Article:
Finally, two startups are trying to breathe new life into the field of legal research, with apps that aim to do what Wikipedia did for encyclopedias (hopefully with a little more credibility).
, a crowd-sourced legal-research website, lawyers, law school professors, and students - and anyone else with a mind to - can contribute annotations to more than a million legal texts. Users vote on the annotations, and those that rank highest float to the top. So there is no one "right answer" on Casetext.
"We're the place where you can come see what the legal profession has to say about today's leading cases," says cofounder Jake Heller, who came up with the idea while he was president of the Stanford Law Review
in 2009. Heller says more than 110,000 people visit the site each month. Of those users, he says, most have IP addresses associated with big law firms. The annotations generally come from a small share of users.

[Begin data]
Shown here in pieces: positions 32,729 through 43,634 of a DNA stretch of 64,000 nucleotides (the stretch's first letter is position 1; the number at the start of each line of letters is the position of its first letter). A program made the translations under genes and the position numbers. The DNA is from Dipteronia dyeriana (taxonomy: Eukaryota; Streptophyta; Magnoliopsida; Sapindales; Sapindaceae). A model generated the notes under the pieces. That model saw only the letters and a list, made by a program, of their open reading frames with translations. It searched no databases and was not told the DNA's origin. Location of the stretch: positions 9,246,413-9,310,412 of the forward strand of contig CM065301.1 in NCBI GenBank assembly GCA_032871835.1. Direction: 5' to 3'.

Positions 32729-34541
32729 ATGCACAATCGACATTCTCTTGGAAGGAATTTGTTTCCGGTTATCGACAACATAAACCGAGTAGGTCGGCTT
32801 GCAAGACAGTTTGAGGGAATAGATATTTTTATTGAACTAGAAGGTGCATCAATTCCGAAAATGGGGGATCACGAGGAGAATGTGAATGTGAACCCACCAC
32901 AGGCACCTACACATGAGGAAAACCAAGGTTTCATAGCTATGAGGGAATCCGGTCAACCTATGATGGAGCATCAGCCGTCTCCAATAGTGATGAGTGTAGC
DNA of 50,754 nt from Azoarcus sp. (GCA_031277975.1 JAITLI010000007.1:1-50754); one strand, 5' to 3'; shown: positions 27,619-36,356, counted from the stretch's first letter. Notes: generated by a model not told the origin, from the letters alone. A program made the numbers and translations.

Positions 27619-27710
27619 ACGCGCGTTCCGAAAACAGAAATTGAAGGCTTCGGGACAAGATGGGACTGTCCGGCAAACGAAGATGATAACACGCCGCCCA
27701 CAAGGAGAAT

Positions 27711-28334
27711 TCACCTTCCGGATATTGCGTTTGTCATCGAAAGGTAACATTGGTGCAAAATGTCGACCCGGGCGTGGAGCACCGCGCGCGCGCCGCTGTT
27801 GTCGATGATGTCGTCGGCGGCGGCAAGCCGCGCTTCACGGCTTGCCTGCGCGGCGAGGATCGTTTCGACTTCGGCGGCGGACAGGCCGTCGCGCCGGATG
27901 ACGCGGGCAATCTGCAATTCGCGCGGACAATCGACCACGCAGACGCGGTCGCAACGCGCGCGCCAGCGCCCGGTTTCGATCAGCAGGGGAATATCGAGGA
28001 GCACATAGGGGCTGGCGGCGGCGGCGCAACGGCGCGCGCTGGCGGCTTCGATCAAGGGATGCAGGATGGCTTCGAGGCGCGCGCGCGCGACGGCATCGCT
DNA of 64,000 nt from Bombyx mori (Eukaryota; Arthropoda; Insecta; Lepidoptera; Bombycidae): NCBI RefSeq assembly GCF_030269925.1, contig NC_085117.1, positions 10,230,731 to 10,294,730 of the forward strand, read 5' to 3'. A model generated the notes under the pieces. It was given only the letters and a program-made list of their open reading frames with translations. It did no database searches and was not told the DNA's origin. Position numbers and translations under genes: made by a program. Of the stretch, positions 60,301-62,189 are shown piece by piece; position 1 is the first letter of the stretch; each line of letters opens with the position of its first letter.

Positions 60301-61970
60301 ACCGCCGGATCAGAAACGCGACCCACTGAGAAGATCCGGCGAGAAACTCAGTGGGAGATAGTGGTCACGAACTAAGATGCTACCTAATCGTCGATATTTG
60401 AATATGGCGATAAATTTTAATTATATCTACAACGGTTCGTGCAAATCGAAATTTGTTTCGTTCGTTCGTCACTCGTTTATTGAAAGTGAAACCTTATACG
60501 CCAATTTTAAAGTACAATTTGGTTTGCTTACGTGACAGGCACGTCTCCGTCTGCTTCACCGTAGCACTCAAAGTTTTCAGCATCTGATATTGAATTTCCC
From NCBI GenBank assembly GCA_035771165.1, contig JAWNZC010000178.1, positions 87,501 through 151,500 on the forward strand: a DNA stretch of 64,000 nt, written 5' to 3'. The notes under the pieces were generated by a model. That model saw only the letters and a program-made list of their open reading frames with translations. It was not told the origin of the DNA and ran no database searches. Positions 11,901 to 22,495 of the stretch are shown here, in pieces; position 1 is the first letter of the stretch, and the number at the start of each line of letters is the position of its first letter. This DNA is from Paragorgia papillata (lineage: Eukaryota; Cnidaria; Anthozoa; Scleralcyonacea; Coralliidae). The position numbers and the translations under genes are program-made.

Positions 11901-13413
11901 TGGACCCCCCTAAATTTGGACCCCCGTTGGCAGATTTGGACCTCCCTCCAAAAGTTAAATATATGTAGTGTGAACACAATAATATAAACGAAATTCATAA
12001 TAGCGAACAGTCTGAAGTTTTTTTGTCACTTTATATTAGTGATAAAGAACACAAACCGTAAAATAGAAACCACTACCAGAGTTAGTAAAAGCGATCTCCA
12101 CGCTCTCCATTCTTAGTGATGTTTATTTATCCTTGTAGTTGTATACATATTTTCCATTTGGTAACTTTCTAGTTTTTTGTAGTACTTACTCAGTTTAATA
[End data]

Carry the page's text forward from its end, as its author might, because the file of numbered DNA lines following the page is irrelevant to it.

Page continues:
Another company trying to harness the crowd for legal research is Mootus
. On Mootus, users can suggest a legal issue - whether Facebook "likes" are protected by the First Amendment, for example - and then others cite case law to "argue" the issue. After that, users vote for their favorite positions. Suggesting a topic is free, but paying $100 ensures that a question will be posted. Those winning the most points earn their writers extra "reputation and status" - on the site at least.
Based in San Francisco, David Ferry writes about the law, social issues, technology, and other oddities.